A bit misleading , maybe true in terms of Voice, but data throughput at the extremities of that coverage cell aren't going to anything like what you'd expect in terms of LTE Data speeds, they'll be more like 2G Data speeds and massively affected by the topology of Britain's landscape/line of sight to mast.

      Good to see the mention of the implementation practicalities of 5G though (coverage v capacity). Needs to be highlighted far more often.

      Let's be clear the UK needs full fibre backhaul rollout into a lot of very remote areas to achieve 'blanket anything' in terms of data speeds/coverage/capacity, whether it be 4K streaming, LTE/5G Mobile. Microwave relay links work up to a point, (which ultimately connect to a fibre backhaul), but not in terms of en-masse capacity.

      If Elon Musk wants to dig any tunnels, rather than tunnels for cars, micro tunnnels for fibre, with an automated GPS based 'rat run' tunnel digging machine for Fibre, covering the UK with a 1km square spacing grid of Fibre cabling, is probably a good place to start.

      My main reason for always advocating full fat pure Fibre is to allow the dismantling of Ofcom and all its merry men/reduce maintenace costs. Pointless jobsworths analysing and talking vast amounts of hot air and hype, when its fibre cables in the ground that is needed to shut them all up -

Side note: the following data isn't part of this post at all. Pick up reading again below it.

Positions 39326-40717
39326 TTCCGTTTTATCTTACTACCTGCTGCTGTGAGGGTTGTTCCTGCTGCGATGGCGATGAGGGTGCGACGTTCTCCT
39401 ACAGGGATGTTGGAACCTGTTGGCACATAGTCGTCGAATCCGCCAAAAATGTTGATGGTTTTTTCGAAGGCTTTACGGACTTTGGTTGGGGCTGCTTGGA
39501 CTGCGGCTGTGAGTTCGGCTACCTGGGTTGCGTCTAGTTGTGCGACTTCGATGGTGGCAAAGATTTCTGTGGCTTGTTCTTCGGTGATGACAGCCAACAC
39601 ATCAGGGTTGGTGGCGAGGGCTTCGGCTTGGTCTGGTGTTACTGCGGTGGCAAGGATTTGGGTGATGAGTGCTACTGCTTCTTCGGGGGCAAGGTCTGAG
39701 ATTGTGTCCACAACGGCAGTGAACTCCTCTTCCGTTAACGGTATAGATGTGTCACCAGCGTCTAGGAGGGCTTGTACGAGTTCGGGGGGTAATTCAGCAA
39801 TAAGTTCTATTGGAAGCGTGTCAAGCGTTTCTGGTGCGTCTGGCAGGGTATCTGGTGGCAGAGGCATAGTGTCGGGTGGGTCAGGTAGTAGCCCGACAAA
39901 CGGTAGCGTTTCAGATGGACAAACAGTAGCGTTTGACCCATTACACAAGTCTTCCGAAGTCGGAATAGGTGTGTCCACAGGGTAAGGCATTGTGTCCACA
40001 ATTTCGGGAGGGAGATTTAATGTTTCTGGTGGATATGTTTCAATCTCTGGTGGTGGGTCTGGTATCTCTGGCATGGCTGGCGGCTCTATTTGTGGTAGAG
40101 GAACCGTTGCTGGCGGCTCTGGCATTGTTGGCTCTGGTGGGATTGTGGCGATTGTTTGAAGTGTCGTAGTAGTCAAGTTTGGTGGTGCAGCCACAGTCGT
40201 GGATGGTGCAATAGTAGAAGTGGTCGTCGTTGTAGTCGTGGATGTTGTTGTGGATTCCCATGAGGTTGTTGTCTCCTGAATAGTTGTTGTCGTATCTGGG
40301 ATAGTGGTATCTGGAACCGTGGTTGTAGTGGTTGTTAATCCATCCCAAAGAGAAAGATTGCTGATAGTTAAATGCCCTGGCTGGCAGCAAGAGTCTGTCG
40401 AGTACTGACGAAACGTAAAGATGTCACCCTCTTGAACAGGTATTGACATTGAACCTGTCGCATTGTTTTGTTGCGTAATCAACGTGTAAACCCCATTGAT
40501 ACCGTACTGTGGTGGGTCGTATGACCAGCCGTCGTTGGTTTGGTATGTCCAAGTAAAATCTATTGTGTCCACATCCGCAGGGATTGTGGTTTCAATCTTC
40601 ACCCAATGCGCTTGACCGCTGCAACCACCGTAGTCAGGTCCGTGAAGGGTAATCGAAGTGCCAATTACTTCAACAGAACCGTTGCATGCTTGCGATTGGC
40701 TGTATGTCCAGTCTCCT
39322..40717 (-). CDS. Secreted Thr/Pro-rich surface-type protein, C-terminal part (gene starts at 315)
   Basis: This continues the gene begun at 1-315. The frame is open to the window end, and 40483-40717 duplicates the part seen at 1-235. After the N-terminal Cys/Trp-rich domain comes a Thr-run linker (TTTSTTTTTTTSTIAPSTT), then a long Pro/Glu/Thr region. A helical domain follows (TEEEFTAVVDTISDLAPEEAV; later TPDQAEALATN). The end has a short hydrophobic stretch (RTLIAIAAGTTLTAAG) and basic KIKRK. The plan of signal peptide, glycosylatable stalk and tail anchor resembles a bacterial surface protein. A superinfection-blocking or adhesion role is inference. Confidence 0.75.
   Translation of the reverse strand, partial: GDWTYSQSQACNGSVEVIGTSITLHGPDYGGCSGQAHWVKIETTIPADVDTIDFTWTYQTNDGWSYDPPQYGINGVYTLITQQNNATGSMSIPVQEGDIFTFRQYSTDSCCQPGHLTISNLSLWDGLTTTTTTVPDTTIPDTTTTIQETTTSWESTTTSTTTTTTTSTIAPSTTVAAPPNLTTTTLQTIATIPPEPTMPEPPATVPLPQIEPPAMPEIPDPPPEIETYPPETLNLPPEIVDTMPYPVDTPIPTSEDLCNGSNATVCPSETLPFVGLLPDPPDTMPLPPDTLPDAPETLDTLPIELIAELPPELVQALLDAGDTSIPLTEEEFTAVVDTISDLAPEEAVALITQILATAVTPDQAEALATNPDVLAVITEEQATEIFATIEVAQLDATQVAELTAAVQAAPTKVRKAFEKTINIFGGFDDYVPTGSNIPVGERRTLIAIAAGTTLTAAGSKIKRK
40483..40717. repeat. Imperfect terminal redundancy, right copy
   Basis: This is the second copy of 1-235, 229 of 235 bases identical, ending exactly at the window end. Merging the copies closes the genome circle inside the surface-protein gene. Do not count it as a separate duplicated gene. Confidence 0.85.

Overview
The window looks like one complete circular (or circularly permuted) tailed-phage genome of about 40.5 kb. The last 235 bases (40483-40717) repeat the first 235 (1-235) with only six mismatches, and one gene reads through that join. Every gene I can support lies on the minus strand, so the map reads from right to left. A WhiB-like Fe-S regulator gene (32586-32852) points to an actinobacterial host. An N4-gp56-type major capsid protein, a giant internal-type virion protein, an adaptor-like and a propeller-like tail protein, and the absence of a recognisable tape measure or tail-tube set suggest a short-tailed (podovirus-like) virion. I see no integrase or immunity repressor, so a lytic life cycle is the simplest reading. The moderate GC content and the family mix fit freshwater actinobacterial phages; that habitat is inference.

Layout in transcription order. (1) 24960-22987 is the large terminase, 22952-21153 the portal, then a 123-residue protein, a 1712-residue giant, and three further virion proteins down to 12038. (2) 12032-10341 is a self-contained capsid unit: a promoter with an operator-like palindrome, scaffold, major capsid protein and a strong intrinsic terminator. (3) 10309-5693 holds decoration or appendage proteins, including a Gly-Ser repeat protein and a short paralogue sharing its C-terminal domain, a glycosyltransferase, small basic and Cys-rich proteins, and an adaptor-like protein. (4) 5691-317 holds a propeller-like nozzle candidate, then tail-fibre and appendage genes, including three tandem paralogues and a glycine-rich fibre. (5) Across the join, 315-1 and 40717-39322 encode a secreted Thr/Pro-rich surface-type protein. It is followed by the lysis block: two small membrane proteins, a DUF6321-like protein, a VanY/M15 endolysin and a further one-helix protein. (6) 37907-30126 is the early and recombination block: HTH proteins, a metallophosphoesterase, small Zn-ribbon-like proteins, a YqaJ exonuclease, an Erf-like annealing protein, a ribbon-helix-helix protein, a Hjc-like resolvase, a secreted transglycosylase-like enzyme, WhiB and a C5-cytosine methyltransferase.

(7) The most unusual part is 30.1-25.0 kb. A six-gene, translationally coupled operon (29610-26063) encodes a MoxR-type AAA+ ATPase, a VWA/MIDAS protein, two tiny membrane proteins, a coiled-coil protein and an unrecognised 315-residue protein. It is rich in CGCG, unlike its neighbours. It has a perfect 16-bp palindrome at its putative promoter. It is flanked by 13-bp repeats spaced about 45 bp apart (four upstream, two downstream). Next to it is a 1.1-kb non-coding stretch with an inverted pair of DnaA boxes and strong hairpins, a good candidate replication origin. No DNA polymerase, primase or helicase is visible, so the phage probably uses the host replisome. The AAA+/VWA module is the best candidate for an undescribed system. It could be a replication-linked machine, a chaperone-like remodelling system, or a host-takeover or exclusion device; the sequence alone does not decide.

Not hot air and hype of the so called 'good enough' benefits of Copper Carcass crappy overhyped, which is obsolete technology before its even out of trial (it's a fault finding/maintenance nightmare in the making). Constantly pushed as a solution by biased technical reasoning by (revolving door employment) BT/Ofcom Folk.

      Somehow, we've ended up in a siutation where an massively entrenched BT is sitting on their hands, pontificating, asking for more handouts, Ofcom/CMA have to take some of the blame for this, and be severely reprimanded.

      Regulation (both ofcom/ofgem) needs a complete re-think/overall, its not working for 'joe-public'.

  9. Big_Boomer Bronze badge

    What Coverage?

    I live in a 33,000 population town in Essex. We are 12 miles from the M25. Even here Vodafail couldn't provide adequate 2G coverage such that I could make and take calls from my sofa. The 3G coverage for all providers on Britains busiest motorway (largest carpark),...(the M25) is atrocious. So, if the incompetents,... sorry, incumbents cannot provide adequate coverage to their PRIMARY market, what chance is there for rural communities and other low usage areas. What is the answer? Dunno, but the current system has led me to lose interest in the latest/greatest phones as there is no point in having and paying for a super-dooper-whizz-bang phone with 10Gb data per month when you can never get anywhere near that usage due to inadequate coverage.